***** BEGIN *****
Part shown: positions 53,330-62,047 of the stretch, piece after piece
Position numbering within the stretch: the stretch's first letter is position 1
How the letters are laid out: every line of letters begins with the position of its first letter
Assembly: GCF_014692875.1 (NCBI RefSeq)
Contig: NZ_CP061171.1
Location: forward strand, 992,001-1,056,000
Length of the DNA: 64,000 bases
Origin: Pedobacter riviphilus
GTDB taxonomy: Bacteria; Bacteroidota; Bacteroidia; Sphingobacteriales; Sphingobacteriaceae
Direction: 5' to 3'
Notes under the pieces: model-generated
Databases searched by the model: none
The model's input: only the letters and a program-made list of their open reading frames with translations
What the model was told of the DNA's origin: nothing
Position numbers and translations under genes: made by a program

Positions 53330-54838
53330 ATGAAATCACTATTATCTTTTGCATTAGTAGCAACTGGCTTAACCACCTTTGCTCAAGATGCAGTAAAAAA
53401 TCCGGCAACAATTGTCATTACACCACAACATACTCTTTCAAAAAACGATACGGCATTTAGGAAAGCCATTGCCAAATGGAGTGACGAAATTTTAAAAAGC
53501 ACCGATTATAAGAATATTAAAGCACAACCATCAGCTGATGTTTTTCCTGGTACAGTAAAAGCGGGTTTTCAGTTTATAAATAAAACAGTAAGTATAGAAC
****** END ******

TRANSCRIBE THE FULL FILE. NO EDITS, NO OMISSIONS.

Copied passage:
Part shown: positions 53,330-62,047 of the stretch, piece after piece
Position numbering within the stretch: the stretch's first letter is position 1
How the letters are laid out: every line of letters begins with the position of its first letter
Assembly: GCF_014692875.1 (NCBI RefSeq)
Contig: NZ_CP061171.1
Location: forward strand, 992,001-1,056,000
Length of the DNA: 64,000 bases
Origin: Pedobacter riviphilus
GTDB taxonomy: Bacteria; Bacteroidota; Bacteroidia; Sphingobacteriales; Sphingobacteriaceae
Direction: 5' to 3'
Notes under the pieces: model-generated
Databases searched by the model: none
The model's input: only the letters and a program-made list of their open reading frames with translations
What the model was told of the DNA's origin: nothing
Position numbers and translations under genes: made by a program

Positions 53330-54838
53330 ATGAAATCACTATTATCTTTTGCATTAGTAGCAACTGGCTTAACCACCTTTGCTCAAGATGCAGTAAAAAA
53401 TCCGGCAACAATTGTCATTACACCACAACATACTCTTTCAAAAAACGATACGGCATTTAGGAAAGCCATTGCCAAATGGAGTGACGAAATTTTAAAAAGC
53501 ACCGATTATAAGAATATTAAAGCACAACCATCAGCTGATGTTTTTCCTGGTACAGTAAAAGCGGGTTTTCAGTTTATAAATAAAACAGTAAGTATAGAAC